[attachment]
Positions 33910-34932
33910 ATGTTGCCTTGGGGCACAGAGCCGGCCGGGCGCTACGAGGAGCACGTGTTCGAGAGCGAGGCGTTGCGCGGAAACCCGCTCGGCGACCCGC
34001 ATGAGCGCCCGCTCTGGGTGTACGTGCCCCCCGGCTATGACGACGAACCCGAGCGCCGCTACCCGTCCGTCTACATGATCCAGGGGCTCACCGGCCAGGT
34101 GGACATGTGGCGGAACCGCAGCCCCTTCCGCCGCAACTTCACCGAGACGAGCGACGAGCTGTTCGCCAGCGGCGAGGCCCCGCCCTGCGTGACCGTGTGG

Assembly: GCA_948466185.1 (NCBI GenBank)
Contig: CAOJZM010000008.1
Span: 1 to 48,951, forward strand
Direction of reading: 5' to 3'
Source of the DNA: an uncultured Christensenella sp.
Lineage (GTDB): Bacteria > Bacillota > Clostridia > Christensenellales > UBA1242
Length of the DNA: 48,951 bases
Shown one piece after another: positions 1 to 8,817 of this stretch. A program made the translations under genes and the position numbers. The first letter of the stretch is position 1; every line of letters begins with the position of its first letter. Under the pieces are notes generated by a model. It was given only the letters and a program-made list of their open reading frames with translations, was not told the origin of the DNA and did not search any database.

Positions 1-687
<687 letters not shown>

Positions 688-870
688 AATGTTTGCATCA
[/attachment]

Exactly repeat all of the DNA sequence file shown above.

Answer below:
Positions 33910-34932
33910 ATGTTGCCTTGGGGCACAGAGCCGGCCGGGCGCTACGAGGAGCACGTGTTCGAGAGCGAGGCGTTGCGCGGAAACCCGCTCGGCGACCCGC
34001 ATGAGCGCCCGCTCTGGGTGTACGTGCCCCCCGGCTATGACGACGAACCCGAGCGCCGCTACCCGTCCGTCTACATGATCCAGGGGCTCACCGGCCAGGT
34101 GGACATGTGGCGGAACCGCAGCCCCTTCCGCCGCAACTTCACCGAGACGAGCGACGAGCTGTTCGCCAGCGGCGAGGCCCCGCCCTGCGTGACCGTGTGG

Assembly: GCA_948466185.1 (NCBI GenBank)
Contig: CAOJZM010000008.1
Span: 1 to 48,951, forward strand
Direction of reading: 5' to 3'
Source of the DNA: an uncultured Christensenella sp.
Lineage (GTDB): Bacteria > Bacillota > Clostridia > Christensenellales > UBA1242
Length of the DNA: 48,951 bases
Shown one piece after another: positions 1 to 8,817 of this stretch. A program made the translations under genes and the position numbers. The first letter of the stretch is position 1; every line of letters begins with the position of its first letter. Under the pieces are notes generated by a model. It was given only the letters and a program-made list of their open reading frames with translations, was not told the origin of the DNA and did not search any database.

Positions 1-687
<687 letters not shown>

Positions 688-870
688 AATGTTTGCATCA